I proved to myself that I could be independent and live happily on my own.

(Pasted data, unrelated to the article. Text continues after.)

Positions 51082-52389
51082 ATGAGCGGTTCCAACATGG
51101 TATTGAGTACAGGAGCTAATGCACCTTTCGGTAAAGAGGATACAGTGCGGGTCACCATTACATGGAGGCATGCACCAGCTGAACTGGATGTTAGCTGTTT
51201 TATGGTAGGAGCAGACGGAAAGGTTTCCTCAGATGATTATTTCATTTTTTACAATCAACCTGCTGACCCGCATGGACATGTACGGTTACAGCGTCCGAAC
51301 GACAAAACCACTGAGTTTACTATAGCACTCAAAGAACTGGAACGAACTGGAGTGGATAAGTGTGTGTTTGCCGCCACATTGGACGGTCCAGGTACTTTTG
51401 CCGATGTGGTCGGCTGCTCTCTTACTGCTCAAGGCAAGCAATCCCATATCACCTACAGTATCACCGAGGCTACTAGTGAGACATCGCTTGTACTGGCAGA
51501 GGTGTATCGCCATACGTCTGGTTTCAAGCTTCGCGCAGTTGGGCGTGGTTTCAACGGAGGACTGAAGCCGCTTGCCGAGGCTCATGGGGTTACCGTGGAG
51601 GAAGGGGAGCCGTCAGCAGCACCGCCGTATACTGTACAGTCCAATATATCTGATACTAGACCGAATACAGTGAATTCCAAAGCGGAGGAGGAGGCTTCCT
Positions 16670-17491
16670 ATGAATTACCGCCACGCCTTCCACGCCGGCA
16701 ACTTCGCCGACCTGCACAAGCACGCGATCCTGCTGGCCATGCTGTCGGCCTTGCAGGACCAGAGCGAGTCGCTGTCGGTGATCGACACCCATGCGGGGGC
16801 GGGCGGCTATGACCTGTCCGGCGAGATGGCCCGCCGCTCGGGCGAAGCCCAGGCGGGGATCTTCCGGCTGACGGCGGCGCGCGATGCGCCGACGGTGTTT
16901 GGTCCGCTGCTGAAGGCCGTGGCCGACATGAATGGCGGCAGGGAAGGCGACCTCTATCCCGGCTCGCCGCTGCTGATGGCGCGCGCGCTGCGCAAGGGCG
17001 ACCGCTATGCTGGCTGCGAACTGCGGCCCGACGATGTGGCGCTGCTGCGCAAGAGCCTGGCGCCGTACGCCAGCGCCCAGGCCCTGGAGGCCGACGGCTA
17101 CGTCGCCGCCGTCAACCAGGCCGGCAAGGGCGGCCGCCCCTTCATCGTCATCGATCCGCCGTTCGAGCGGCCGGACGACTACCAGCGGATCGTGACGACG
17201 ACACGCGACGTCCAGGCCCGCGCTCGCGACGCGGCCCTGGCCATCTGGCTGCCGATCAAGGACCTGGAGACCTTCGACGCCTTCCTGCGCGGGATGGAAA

Although there are stories of WWOOFers staying in touch with their hosts, the relationship between the volunteers and the farmers differs from placement to placement. Jeremy says that the relationship with his hosts was mostly a ‘work’ relationship – most days he returned to his cottage at the end of the working day. (“Well, apart from after we had finished the potato harvest, when we were all invited to the farmer’s office to celebrate by getting really drunk on vodka!”). And towards the end of his stay, his hosts helped him carve his own leather belt which he still wears today. But first and foremost, Jeremy’s reward was to see his own progress: “Towards the end of the eight weeks I was finally allowed to be alone on the farm, with main responsibility for the animals and crops. My aim when I arrived had been to get competent at the day-to-day running of a farm, and by the end of my stay I reached that goal. I proved to myself that I could be independent and live happily on my own. I loved learning about working closely with nature, being taught by experienced farmers. This project, as an educational escape from the city life that I had been brought up in, has allowed me to really appreciate the natural world.”